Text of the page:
Launched in 2022, the REVC symbolises Ford’s proactive stride into EV production, marked by cutting-edge technologies and sustainable practices - an overlap that can’t be ignored. The plant’s emphasis on quality and efficiency aligns with Ford’s broader vision, including plans to increase hybrid production and enhance ICE and hybrid manufacturing processes at the Dearborn Truck Plant.
The broad picture in 2023 highlights that the transition to EVs will necessitate a complete overhaul of automotive production processes, manufacturing technologies and the automotive supply chain itself. As a result, the future of electric vehicle manufacturing is intricately linked to the industry’s capacity to adapt and innovate. This transition is projected to continue gaining momentum in the year ahead.
Digitalisation and the metaverse
2023 also revealed that the imperative to enhance efficiency, offset disruptions and prepare for the future is driving the digitalisation of automotive production. The automotive industry is actively adopting digital tools and technologies to streamline manufacturing and retailing processes, reduce production costs and extend its reach to a broader customer base.
This shift towards digital transformation aims to boost productivity, flexibility and customisation, ultimately benefiting both manufacturers and consumers - with demand ultimately reshaping the supply and production infrastructure.
This was seen last year with BMW pushing to lead the automotive industry’s digital transformation by designing its upcoming Debrecen production plant in Hungary entirely through virtual simulation. The plant, slated to produce BMW’s next generation of all-electric vehicles, is leveraging NVIDIA’s Omniverse system, a breakthrough in virtualisation and artificial intelligence (AI). Virtualisation and AI are allowing for ecosystems that accelerate planning processes by enabling global teams to collaborate in real-time.
The partnership with NVIDIA facilitates real-time digital twin simulations, optimising layouts, robotics and logistics systems virtually.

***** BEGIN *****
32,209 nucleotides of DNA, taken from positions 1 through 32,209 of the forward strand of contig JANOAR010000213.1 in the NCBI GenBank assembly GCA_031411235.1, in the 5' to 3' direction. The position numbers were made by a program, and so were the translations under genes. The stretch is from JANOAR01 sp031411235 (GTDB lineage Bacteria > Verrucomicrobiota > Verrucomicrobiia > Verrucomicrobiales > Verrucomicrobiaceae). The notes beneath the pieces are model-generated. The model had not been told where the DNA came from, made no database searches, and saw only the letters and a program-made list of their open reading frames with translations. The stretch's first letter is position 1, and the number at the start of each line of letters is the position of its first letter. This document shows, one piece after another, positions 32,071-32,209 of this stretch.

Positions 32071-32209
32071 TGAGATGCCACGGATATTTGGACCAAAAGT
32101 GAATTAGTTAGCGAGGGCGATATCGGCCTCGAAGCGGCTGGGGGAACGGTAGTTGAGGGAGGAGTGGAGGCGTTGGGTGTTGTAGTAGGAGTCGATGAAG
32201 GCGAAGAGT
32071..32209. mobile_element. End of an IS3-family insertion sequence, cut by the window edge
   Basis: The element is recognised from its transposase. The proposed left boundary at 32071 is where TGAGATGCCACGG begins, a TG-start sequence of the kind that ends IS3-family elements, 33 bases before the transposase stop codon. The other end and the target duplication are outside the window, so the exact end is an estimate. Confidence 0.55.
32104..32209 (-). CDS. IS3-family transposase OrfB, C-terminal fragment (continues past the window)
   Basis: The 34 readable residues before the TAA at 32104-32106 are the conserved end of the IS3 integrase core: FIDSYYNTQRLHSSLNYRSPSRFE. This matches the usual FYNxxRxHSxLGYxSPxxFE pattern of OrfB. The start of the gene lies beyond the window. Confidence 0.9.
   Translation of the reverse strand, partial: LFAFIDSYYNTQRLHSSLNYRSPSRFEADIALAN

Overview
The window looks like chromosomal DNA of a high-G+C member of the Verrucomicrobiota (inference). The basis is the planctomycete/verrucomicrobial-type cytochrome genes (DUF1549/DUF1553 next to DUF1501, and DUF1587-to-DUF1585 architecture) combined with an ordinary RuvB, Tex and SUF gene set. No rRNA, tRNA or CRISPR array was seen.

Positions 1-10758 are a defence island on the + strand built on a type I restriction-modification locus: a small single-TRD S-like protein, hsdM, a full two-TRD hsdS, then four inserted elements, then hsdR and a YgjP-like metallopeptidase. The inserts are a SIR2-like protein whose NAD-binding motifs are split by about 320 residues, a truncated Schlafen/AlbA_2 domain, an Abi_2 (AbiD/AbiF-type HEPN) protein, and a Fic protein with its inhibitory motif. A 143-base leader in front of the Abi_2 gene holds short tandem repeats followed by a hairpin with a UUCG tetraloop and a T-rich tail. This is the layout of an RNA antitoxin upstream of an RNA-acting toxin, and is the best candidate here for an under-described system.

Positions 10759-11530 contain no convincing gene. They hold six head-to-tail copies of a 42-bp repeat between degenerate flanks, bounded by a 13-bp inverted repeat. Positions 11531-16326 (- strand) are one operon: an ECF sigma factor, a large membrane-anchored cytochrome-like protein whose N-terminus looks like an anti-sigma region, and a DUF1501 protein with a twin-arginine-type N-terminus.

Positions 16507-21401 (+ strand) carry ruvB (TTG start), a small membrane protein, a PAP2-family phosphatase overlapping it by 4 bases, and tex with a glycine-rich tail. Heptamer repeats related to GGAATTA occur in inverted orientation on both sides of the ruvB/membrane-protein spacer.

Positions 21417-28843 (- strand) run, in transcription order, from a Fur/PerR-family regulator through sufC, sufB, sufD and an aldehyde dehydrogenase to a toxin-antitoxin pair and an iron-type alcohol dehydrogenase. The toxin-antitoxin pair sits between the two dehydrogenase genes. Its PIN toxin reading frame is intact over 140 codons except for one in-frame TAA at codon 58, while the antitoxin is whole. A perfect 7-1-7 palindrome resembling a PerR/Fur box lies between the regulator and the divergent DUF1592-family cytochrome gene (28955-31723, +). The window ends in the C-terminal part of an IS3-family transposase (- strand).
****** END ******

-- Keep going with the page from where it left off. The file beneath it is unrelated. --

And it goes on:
This digital-first approach offers tangible benefits, allowing OEMs like BMW to validate and optimise manufacturing processes before physical construction begins. The system contributes to near-zero loss launches, minimising the need for rework during production. Omniverse’s ability to detect planning mistakes and integrate diverse data enhances decision-making and accelerates the planning process.
The implementation of Omniverse aligns with BMW’s broader initiative to make the software pervasive across its global operations. Beyond immediate applications in Debrecen, BMW also aims to use virtual factory models to generate synthetic data for AI training, enhancing digital operations.
Digitalisation and the metaverse are allowing many OEMs to further cut costs and improve efficiencies related to EV production. For example, Renault recently announced its ambitious plan, “Re-Industry,” aimed at fundamentally reshaping its industrial landscape. The overarching objective of this ecosystem is to achieve a substantial reduction in production costs, targeting a 30% decrease for internal ICEs and an even more ambitious 50% for EVs by 2027. Renault characterises Re-Industry as a comprehensive 360° transformation plan. The cornerstone of the transformation is Renault’s Industrial Metaverse; a digital ecosystem designed to enhance competitiveness and reshape its vehicle production environment. The Metaverse is recognised as playing a key role in fostering agility within the industrial base, facilitating a quicker response to customer expectations.
The OEM’s digital manufacturing plans include reducing vehicle development times from three to two years, and is a persuasive production argument for the metaverse being a peak maturation of digitalisation as a whole. The automotive industry anticipates continued growth in the use of digitalisation, with substantial projected investments in digital technologies and digitalisation now deemed to be a vital strategy for automotive manufacturers to adapt to evolving market dynamics, enhance competitiveness and address future challenges.
Manufacturing engineering is actively shaping the various processes essential for developing, assembling, testing and delivering the next generation of vehicles in automotive production. This dynamic field, serving as a critical bridge between research and development (R&D) and manufacturing, involves process and assembly development, with the adaptability and balance required to meet the evolving needs of both R&D and manufacturing being particularly crucial in an industry where requirements can swiftly change.